Friday, October 1, 2010

Tight Barley Supply Driving Up Global Grain Prices

Tight global supplies of barley are pushing up demand for corn and contributing to increases in prices across the grains complex, traders and analysts said Thursday. 


A sharp fall in barley production in Europe and the Black Sea region is lifting demand for feed corn at a time when more of the grain is being used to make biofuels, pushing buyers from the Middle East to the U.S. to lock in supply.
"There is limited supply of feed wheat and barley, and therefore demand for corn for use as animal feed has gone up," Abdolreza Abbassian, secretary of the United Nations Food and Agriculture Organization's Intergovernmental Group for Grains, said.
"France and Germany suffered from terrible rains at the wrong time, which resulted in excess moisture and damaged the barley crop," Abbassian said.
Global barley production is likely to fall 14% in 2010-11 to 130 million tons, he said. FAO estimates are based on the aggregate of the different marketing and crop years of producing countries.
The Middle East, a major buyer of feed barley, is now substituting part of its needs due to the shortage--countries such as Saudi Arabia, Syria and Jordan are scrambling to purchase more corn.
"Corn is coming under pressure from all sides and not least from the lower barley availability in the market," according to a Singapore-based executive at a global trading company.
The U.S. corn stocks-to-use ratio is at a multi-year low, with strong demand pushing prices to a two-year high despite ample supply with harvest ongoing.
Meanwhile, the U.S. Department of Agriculture estimates that 2010-11 global corn consumption will rise by 10 million tons to 830 million tons.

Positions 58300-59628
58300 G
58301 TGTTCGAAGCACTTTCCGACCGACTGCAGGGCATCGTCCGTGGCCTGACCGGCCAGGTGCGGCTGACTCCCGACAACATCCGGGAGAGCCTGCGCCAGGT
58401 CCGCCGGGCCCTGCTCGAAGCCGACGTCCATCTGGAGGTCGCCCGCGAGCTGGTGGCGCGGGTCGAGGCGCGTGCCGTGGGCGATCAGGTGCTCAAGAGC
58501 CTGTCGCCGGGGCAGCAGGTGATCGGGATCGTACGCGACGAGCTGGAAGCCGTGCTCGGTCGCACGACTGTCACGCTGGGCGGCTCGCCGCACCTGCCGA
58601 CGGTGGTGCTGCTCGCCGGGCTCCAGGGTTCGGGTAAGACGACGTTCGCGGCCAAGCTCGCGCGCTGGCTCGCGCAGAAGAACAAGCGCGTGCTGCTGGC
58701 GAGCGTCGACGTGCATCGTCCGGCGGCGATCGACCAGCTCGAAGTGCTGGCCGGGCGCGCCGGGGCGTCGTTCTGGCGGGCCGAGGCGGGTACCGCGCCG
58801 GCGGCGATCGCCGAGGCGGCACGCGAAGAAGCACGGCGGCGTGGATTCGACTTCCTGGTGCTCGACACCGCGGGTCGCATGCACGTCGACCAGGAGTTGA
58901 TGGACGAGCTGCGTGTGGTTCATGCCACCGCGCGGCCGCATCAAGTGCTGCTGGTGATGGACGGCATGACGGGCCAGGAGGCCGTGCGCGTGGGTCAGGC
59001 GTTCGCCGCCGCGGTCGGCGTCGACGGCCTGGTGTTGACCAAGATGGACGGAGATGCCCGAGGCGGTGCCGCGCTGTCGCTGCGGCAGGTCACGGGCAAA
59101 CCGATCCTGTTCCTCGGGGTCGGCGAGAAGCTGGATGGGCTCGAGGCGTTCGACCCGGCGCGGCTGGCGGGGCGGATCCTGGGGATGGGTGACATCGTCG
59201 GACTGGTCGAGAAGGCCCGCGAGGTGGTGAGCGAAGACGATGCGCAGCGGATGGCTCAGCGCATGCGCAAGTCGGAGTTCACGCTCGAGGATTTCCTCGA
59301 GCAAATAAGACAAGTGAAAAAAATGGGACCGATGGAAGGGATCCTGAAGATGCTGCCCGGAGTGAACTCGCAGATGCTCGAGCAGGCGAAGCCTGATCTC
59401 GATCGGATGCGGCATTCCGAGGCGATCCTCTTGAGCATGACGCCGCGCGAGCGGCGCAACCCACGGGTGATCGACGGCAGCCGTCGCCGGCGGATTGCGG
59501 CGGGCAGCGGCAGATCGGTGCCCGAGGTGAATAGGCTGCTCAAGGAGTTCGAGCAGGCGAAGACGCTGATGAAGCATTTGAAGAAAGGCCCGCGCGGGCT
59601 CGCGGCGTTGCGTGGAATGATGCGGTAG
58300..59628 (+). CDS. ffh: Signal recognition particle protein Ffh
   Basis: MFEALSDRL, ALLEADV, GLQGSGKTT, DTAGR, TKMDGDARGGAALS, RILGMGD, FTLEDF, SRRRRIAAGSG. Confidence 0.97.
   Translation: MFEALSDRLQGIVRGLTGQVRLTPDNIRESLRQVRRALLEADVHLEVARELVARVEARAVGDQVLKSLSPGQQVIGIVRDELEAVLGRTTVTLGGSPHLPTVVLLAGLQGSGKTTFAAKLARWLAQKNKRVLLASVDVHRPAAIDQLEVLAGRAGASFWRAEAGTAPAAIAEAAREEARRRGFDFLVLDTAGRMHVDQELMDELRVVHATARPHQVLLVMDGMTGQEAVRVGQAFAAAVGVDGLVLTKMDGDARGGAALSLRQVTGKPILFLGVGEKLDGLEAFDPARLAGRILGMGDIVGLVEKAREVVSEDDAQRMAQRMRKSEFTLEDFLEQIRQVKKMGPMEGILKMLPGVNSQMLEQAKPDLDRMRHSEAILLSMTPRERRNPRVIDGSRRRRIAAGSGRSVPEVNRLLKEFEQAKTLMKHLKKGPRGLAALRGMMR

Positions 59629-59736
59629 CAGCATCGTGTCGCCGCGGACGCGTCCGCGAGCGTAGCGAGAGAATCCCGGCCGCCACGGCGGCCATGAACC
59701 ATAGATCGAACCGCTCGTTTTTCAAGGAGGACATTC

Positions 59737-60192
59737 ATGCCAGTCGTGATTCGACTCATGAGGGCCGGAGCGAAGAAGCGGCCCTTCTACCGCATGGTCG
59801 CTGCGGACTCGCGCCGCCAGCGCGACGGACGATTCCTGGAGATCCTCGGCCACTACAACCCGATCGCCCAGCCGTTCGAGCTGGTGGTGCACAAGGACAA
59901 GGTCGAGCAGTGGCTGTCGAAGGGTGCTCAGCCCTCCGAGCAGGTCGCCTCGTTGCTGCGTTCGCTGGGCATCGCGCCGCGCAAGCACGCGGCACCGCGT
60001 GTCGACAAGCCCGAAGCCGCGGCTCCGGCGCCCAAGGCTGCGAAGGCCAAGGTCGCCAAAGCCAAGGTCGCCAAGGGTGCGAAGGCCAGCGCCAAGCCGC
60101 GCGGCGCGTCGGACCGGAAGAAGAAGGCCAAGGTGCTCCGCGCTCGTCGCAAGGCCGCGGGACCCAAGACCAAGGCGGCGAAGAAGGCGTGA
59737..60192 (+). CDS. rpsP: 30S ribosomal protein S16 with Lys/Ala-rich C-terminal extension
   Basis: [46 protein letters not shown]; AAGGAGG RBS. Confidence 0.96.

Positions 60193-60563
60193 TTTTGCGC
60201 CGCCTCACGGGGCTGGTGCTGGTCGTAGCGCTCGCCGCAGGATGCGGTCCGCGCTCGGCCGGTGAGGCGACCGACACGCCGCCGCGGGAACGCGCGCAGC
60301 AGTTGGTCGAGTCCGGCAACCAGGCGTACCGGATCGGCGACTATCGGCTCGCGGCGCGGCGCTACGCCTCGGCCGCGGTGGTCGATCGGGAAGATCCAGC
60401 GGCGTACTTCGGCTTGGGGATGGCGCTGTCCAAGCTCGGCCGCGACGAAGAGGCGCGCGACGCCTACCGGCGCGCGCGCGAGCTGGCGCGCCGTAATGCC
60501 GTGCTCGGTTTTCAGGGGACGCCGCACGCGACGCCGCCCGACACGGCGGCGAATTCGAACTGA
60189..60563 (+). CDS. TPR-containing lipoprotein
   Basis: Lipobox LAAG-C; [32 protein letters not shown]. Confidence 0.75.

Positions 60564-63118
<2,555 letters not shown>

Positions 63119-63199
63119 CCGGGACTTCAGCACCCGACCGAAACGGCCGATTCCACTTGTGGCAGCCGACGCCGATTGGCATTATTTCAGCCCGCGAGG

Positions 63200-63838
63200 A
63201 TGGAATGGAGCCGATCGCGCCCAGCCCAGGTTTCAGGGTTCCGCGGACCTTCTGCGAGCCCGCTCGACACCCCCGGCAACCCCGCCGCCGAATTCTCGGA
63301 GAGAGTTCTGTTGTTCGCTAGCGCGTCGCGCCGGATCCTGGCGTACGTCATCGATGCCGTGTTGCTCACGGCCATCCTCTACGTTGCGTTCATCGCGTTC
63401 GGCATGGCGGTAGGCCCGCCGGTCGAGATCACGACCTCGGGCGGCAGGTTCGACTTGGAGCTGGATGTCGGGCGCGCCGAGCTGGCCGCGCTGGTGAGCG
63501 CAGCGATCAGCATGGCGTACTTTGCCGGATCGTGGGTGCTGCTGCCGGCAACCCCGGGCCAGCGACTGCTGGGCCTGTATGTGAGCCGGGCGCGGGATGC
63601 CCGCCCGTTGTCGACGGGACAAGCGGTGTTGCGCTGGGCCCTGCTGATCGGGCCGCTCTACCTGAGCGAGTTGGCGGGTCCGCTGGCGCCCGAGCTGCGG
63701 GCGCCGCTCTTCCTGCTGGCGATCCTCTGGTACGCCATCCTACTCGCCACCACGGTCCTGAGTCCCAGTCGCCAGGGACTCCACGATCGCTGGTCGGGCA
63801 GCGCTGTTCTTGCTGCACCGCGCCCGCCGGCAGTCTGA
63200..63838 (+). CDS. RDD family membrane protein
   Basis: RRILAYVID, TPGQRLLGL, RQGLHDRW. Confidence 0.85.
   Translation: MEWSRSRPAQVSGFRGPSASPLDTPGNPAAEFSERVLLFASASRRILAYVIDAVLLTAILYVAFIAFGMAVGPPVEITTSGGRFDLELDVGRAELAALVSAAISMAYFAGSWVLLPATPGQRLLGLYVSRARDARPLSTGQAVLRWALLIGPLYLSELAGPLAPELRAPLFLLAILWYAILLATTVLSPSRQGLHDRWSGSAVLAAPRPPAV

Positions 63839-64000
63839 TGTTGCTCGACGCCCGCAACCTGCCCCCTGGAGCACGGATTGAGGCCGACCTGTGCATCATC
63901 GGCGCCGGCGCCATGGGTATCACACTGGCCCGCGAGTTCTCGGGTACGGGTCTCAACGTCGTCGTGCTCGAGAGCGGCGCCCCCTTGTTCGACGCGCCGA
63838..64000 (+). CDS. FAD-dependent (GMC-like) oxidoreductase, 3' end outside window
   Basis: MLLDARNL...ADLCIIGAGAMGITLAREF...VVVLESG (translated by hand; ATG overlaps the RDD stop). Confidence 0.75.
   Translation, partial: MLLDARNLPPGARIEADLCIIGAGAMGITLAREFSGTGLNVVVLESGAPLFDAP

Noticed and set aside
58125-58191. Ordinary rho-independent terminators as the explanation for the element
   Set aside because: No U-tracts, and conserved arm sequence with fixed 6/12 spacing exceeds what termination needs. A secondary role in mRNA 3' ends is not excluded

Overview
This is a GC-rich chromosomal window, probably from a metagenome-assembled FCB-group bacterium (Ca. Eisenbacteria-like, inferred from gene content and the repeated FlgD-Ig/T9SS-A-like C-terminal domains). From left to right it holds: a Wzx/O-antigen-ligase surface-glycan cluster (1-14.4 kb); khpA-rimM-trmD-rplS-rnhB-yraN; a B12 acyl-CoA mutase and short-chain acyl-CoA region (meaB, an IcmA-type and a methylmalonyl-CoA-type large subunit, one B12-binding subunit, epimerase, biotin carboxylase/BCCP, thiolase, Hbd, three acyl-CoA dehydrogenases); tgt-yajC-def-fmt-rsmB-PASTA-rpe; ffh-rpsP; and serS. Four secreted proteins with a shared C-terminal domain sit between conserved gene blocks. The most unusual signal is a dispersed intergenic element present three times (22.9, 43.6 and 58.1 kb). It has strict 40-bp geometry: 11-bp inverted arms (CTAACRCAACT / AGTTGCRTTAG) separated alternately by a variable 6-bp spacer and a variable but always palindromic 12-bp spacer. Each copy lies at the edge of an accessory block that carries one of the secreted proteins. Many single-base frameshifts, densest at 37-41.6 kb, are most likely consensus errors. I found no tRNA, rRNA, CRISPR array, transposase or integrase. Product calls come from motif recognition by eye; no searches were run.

Moreover, a sharp rise of 3.2 million-3.3 million tons in global biofuel production to 19.2 million tons is likely this year, Thomas Mielke, editor-in-chief of the Hamburg-based journal Oil World, said earlier this month.
Wheat and corn prices hit their highest levels in two years over the last two months after Russia banned exports of grains amid its worst drought ever, while feed barley prices also rose to multi-year highs above $300/ton last month.
U.S. No. 3 corn is currently being offered around $230/ton, free on board.
Average global barley prices are up 80% from a year earlier, with export prices of barley from France and Germany rising around 68% since mid-July to around $269 a metric ton, and Australia's malting barley prices up 54% in the last three months.
According to FAO estimates, Russia's barley output is likely to halve to 9 million tons in 2010-11, while overall production in the Commonwealth of Independent States--Armenia, Azerbaijan, Belarus, Georgia, Kazakhstan, Kyrgyzstan, Moldova, Russia, Tajikistan, Turkmenistan, Ukraine and Uzbekistan--is forecast at 23 million tons, down from 36 million tons in 2009-10.
While Russia has experienced a drought, the barley crop in the European Union is forecast at 57 million tons, down 8% on year.
Abbassian said the entire grains complex is intertwined and although wheat prices have fallen below $7.00/bushel recently, they may rebound in tandem with corn and barley prices.
Dow Jones Newswires

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